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How to Have a Better Cup of Coffee at Home From a Starbucks Barista

This article is written by a student writer from the Her Campus at UCSC chapter.

Ever wondered why the coffee shop’s five dollar cup of coffee tastes better than the cup of joe you make at home? Well wonder no longer, because I’m about to change the way you make coffee.


The easiest way to change your cup of coffee for the better is to stop buying ground or instant coffee. Ground coffee is most likely already stale when you pick it up off the shelf. And instant coffee… just no. The caffeine isn’t worth destroying your taste buds. Instead, start getting your coffee whole bean. Whole bean coffee stays fresher longer, giving you better coffee for longer. ‘But Elise, it’s whole bean! How am I supposed to grind it?’ Well, that depends on where you get your coffee. If you buy your beans during your runs to Safeway, you can grind it there! Most grocery stores have industrial coffee grinders in the coffee aisle, so all you have to do is pop the bag open and pour it in. These grinders will usually have some popular coffee makers on the dial for you to choose. Or you can buy coffee from a local coffee shop and you can ask the barista to grind it for you. This way is great for my next piece of advice…


Repeat after me: different ways to make coffee require different grinds. Grinds refers to how coarse or fine the coffee needs to be for your machine. For example, french press coffee needs a really coarse grind, while espresso is always a fine grind. This is important because your machine pushes water through the coffee in different ways, and if the grind isn’t correct, it can lead to weak coffee or overly bitter (which is another reason not to buy pre-ground coffee). Unsure about what grind is best for your coffee making technique? Ask a barista! Go to your favorite coffee shop, buy a bag, and ask them what they would recommend. Most should have a general idea of what would work best. (My recommendations? French press is extra coarse grind, a Keurig is coarse grind, and pour-over should be a medium-fine grind).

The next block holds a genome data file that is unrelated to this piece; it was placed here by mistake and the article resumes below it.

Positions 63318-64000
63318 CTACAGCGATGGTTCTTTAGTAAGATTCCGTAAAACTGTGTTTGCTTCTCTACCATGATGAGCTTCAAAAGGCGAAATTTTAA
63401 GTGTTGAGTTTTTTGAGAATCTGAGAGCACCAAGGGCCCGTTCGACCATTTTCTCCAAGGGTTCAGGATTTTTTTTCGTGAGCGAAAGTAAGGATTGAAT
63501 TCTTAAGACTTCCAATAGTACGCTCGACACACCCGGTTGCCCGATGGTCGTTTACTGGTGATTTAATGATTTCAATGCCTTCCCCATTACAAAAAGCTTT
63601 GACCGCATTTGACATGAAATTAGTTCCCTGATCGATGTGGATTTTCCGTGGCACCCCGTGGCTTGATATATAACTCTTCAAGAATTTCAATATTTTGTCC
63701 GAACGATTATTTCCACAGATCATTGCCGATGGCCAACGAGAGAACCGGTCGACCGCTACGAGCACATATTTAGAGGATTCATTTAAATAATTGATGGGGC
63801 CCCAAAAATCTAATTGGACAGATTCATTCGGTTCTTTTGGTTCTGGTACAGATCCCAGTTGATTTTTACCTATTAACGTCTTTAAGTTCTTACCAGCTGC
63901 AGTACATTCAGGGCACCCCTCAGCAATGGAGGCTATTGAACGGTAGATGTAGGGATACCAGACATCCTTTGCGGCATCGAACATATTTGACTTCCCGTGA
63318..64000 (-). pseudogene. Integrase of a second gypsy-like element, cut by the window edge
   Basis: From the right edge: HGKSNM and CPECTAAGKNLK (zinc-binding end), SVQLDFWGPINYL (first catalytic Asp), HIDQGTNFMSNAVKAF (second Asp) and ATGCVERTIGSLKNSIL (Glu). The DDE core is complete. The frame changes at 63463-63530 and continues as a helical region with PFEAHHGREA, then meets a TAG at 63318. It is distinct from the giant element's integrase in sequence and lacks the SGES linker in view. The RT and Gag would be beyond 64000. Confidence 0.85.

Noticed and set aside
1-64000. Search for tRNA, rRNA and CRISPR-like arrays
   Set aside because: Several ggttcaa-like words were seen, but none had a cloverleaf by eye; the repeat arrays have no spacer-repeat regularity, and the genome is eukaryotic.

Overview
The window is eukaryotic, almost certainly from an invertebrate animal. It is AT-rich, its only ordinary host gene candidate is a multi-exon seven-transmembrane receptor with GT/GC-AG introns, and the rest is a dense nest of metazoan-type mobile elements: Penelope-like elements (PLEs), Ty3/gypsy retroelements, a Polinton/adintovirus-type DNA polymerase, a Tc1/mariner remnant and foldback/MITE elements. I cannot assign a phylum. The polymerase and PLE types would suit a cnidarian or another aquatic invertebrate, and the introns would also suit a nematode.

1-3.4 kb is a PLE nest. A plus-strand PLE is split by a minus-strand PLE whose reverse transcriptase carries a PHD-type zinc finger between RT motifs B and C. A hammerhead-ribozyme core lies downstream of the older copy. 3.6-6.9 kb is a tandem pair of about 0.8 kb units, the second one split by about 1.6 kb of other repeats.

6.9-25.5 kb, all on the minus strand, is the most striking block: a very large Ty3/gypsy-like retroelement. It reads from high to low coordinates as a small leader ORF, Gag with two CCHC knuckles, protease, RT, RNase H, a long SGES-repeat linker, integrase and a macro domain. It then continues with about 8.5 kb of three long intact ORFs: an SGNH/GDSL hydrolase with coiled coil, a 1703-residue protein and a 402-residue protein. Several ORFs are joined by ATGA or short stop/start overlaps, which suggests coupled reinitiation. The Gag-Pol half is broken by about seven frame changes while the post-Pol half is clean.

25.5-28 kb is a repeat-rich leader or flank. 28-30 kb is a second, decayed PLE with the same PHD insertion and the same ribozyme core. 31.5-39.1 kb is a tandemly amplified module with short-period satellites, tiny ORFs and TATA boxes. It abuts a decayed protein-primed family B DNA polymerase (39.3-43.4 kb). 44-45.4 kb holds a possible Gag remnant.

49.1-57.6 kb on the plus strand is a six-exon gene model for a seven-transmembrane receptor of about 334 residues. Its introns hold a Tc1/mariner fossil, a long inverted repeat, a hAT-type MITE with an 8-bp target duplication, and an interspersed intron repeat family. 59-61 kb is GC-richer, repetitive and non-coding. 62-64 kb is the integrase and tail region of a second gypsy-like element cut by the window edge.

My last bit of wisdom is just to find coffee you like. You would think it is a given, but let me explain. Coffee beans are roasted to one of three levels; light (or blonde at Starbucks), medium, and dark. Light roast coffees have a more mellow, sweeter flavor while having more caffeine. Dark roasts have a stronger and more deep profile and offer the least amount of caffeine. For a long time, I thought I only liked coffee at my favorite cafe because it tasted the best. Turns out, I just didn’t like the coffee my family had at home. I tend to gravitate towards lighter roasts because I find dark and some medium roasts too bitter for me. So now I stick to lighter roasts. Depending on where the bean is grown and roasted also changes the flavor profile of the coffee. Take Starbucks’ Siren Blend as an example. Siren Blend is a medium roast coffee with notes of chocolate and citrus. Now, that doesn’t mean you’re going to have a cup of coffee that tastes like chocolate covered lemons. But what that does mean is that the bean is going to have a more acidic taste dulled by a rich sweetness. So even if you like most medium roasts, you might not want to go for that if you’re not a fan of those flavor notes. My best advice when starting out is choose coffee with flavor profiles of things you already like. I like salted caramel and one of my favorite coffees is Holler Mountain from Stumptown Coffee which is a light roast that is described as “creamy and caramel.” As you experiment more, try new brands and new flavor profiles! There are a lot of good small and local coffee roasters waiting for you. 


So, to recap:

  1. Stop buying pre-ground or instant coffee and start getting whole bean.

  2. Figure out what the best grind is for your coffee machine.

  3. Learn what kind of coffee you like!


You are now armed with knowledge and ready to have a better cup of coffee. Let us know if you use these tips! Go forth and be caffeinated.

Hi y'all! I'm Elise and I'm a History and Politics double major and Classical Studies minor. When I'm not holed up in the library, I love to hike, journal, make coffee, and wander through museums.